In the last six months of 2017 Umgeni Water, the state-owned entity that supplies bulk water to Durban, Pietermaritzburg, and surrounds, turned an average net profit of R103.4 million, numbers it published on Wednesday shows.
Its profits for the half year were up 44.3% compared to the same period in 2016, at a total of R620.5 million.
The massive jump in profits was despite what Umgeni described as "the prevailing drought". Many of its customers were subject to mandatory water restrictions after years of low rainfall – until those restrictions were lifted on Tuesday.
That suggests Umgeni could sell significantly more water during 2018.
In the last six months of 2017 the volume of water it sold increased by only 2.5% compared to the previous year.
But the average effective price Umgeni charged municipalities for that water was up 15.2%, to around R6.14 per kilolitre, pushing up profits.
Umgeni is due to be merged with Mhlathuze Water as part of a rationalisation of water boards.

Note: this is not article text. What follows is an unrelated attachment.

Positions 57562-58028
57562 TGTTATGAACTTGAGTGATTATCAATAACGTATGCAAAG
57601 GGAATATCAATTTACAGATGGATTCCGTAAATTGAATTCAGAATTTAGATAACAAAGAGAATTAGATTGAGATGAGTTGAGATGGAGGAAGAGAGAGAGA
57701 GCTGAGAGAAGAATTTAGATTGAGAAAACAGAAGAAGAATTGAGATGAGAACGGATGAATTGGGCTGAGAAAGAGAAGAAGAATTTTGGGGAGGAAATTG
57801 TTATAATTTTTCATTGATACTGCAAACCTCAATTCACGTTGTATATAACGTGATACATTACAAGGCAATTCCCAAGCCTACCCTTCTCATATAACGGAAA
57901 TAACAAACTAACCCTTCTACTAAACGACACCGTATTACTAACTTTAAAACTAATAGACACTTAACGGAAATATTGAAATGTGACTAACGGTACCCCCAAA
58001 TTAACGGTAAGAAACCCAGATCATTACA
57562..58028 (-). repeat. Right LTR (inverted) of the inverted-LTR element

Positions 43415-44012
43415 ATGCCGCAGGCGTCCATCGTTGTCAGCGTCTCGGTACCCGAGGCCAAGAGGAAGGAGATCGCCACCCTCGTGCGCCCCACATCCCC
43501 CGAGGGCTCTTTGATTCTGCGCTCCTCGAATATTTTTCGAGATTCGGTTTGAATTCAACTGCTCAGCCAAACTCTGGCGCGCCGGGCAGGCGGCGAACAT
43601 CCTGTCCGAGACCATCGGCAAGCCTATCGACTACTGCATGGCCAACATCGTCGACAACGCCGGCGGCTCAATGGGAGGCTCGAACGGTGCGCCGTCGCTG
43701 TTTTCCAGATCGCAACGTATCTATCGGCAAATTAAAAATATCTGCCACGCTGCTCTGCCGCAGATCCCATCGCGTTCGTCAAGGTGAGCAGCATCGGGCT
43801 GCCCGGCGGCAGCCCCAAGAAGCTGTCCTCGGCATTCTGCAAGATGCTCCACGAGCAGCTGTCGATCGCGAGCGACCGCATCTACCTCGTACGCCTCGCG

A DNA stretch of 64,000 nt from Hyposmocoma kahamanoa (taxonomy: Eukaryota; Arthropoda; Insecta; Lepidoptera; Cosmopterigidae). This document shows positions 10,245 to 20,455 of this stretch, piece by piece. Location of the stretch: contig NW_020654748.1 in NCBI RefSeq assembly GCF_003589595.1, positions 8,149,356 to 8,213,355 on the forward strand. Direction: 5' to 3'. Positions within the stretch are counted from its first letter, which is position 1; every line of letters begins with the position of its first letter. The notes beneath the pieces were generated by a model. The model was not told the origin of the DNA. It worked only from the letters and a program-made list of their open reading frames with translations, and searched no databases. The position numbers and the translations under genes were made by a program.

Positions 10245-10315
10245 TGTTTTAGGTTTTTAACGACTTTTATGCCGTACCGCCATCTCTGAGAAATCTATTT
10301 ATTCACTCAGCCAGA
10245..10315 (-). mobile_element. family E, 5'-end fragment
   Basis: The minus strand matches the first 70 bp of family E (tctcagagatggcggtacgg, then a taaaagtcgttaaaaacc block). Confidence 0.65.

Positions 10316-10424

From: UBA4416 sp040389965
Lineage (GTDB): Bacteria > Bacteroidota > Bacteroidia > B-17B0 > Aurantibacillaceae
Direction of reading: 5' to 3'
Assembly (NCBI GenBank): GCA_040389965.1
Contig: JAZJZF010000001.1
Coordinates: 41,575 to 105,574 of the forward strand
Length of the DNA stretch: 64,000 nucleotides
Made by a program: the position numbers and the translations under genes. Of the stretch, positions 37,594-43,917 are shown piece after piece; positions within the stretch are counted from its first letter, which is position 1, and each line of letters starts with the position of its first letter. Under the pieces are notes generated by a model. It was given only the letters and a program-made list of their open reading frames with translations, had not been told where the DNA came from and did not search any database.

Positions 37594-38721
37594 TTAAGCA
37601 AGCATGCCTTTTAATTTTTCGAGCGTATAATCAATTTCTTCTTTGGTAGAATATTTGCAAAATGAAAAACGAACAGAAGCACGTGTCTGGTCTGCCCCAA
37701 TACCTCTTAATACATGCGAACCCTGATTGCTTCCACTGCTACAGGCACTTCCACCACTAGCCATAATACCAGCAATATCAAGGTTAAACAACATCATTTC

"In efforts to improve water supply efficiency in KZN, Umgeni Water will merge with Mhlathuze to form one regional water board," Umgeni said on Tuesday, in its commentary on its interim financial results.
Its latest figures show that Mhlathuze is also wildly profitable – and like Umgeni, it is also controversial.
Mhlathuze was the subject of a recent TV exposé about its spending on five-star hotels and business-class flights.
Umgeni's most recent major controversy came when it was appointed to implement national government measures to alleviate the Cape Town drought.
Dudu Myeni, infamous as chairperson of SAA and close confidant of former President Jacob Zuma, was appointed to oversee the amalgamation of the two.
Update: 29 March, 15:55
In response to this article, Shami Harichunder, corporate stakeholder manager at Umgeni Water, said Umgeni Water and Mhlathuze Water are not merging, but that the latter is being "dis-established" and that its staff, assets, and liabilities will be transferred to Umgeni Water.
He did not explain why Umgeni has consistently described it as a merger, including in its interim financial results days before.
Harichunder also pointed out that the drought still prevails in large parts of KwaZulu-Natal where interventions through water augmentation schemes have been implemented.